It was 1960, I had just finished my Israeli military service and came to the US to join the family jewelry business, which was partly run from there. I worked alongside my uncle in our Manhattan branch, where I had several customers from the Chabad community. One day, Rebbetzin Chaya Mushka – the Rebbe’s wife – came by our office to buy some pearls. She came alone, driving her own car without any airs about her. I didn’t yet know who she or the Rebbe were, but after finding out, I thought it was an honor to have served her.
I don’t know how the Rebbetzin heard about us, or why she specifically chose to buy from us, when there were Chabad chasidim in the industry. My guess is that it had something to do with her deep sense of modesty and with her desire to avoid any special treatment or honor on account of her status. I believe she came to us precisely because we were not connected with Chabad.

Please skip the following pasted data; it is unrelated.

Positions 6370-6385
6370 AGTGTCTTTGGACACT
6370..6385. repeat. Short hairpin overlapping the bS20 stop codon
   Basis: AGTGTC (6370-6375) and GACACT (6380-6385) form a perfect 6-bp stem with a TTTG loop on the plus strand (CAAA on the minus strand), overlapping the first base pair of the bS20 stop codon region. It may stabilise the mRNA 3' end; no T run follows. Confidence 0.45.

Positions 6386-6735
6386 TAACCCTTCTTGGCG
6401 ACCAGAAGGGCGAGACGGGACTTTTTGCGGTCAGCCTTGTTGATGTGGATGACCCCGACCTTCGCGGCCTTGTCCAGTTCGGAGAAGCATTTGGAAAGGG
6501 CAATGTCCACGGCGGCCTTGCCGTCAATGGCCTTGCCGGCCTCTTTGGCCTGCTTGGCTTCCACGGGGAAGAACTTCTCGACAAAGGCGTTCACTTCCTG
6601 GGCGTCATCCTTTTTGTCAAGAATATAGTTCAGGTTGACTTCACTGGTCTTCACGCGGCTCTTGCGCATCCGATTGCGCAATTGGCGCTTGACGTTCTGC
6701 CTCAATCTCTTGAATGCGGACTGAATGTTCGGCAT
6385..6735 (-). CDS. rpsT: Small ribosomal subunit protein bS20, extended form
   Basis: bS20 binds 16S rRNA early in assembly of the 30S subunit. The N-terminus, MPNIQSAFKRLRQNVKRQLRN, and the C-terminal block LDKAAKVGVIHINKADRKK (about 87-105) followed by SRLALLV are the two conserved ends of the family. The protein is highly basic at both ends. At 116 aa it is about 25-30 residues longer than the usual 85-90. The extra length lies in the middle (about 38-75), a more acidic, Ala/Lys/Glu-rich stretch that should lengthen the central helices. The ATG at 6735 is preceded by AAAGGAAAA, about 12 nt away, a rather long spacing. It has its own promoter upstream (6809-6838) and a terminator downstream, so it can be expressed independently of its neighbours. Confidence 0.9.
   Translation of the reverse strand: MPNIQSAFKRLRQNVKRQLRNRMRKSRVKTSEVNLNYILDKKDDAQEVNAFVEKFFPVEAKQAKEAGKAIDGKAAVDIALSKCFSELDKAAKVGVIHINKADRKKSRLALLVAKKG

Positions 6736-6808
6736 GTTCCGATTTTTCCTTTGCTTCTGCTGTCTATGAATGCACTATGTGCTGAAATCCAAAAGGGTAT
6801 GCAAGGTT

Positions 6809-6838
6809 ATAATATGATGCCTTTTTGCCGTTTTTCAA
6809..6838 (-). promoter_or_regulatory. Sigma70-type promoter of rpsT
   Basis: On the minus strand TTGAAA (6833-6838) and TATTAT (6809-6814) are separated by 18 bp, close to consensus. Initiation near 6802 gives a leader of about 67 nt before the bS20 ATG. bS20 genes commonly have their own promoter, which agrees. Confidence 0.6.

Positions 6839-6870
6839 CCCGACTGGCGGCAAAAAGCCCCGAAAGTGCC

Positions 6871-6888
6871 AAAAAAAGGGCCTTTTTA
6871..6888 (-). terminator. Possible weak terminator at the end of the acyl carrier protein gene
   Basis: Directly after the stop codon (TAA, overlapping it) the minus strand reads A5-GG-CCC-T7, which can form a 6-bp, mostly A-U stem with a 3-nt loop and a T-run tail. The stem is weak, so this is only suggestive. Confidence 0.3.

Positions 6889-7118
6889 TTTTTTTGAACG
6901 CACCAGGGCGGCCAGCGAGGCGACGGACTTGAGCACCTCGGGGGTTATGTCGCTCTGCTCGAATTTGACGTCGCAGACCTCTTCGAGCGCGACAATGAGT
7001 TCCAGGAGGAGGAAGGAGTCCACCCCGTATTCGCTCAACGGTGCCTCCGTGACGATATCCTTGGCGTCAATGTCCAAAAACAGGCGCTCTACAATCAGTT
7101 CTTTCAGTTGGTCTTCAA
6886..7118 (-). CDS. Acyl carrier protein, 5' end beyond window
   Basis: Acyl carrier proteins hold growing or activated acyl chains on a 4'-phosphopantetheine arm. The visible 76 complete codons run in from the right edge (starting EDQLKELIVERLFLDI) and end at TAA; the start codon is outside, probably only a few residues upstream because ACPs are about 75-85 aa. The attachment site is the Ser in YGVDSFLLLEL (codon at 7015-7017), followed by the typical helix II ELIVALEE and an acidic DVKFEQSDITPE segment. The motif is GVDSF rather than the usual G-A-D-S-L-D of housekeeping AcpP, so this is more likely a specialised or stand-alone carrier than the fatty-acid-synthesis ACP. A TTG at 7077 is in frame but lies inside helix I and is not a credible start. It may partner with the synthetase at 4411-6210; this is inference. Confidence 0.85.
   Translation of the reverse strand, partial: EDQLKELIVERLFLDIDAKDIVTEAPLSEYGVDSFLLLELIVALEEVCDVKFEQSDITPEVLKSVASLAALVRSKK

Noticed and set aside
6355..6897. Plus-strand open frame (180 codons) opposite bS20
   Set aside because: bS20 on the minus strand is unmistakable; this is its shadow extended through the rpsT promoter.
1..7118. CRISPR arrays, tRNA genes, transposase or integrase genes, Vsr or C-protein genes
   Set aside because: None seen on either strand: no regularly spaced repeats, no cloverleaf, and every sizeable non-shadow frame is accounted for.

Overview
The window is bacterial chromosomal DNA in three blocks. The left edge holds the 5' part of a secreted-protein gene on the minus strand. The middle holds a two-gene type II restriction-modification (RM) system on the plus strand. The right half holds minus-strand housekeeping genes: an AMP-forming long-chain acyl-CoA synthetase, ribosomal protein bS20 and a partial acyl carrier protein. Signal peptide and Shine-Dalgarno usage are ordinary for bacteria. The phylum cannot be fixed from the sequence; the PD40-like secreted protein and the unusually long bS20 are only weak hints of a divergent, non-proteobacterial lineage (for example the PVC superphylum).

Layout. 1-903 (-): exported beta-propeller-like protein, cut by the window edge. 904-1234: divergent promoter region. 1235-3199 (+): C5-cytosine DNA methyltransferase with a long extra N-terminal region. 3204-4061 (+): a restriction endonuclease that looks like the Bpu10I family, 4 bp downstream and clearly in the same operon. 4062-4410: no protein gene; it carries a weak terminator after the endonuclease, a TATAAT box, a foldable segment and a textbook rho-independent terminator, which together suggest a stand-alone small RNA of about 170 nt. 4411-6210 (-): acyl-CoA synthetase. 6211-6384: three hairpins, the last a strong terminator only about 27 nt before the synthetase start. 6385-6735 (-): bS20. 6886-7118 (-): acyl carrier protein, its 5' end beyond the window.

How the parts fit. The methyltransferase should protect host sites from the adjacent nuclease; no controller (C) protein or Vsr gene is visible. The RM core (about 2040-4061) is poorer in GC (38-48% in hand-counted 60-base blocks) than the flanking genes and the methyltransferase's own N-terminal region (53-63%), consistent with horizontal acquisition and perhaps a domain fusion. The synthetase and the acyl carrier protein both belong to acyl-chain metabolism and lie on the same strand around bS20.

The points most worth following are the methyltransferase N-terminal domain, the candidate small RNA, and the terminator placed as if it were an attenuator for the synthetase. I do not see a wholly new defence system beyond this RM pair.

I was impressed with our Chabad customers more generally: They were joyful people who always seemed to be radiating love. After a while, I decided that I would like to meet the Lubavitcher Rebbe. I had a cousin by the name of Aharon Shalomov who had himself become close to Chabad, and in 1962 he helped set up my first meeting with the Rebbe.
I arrived at the Chabad headquarters on Eastern Parkway in Brooklyn, where I met the Rebbe’s secretary, Rabbi Klein. He gave me my initiation, instructing me to write, in whatever language I was comfortable, a letter specifying my name and my mother’s name, as well as the area in which I was seeking the Rebbe’s blessing. Two or three hours later, I was called to enter the Rebbe’s room.
This audience with the Rebbe stirred up profound emotions within me. On walking in, I handed my letter to the Rebbe, which he read, looking up from time to time to gaze at me. When he finished, he gave me a blessing. (more…)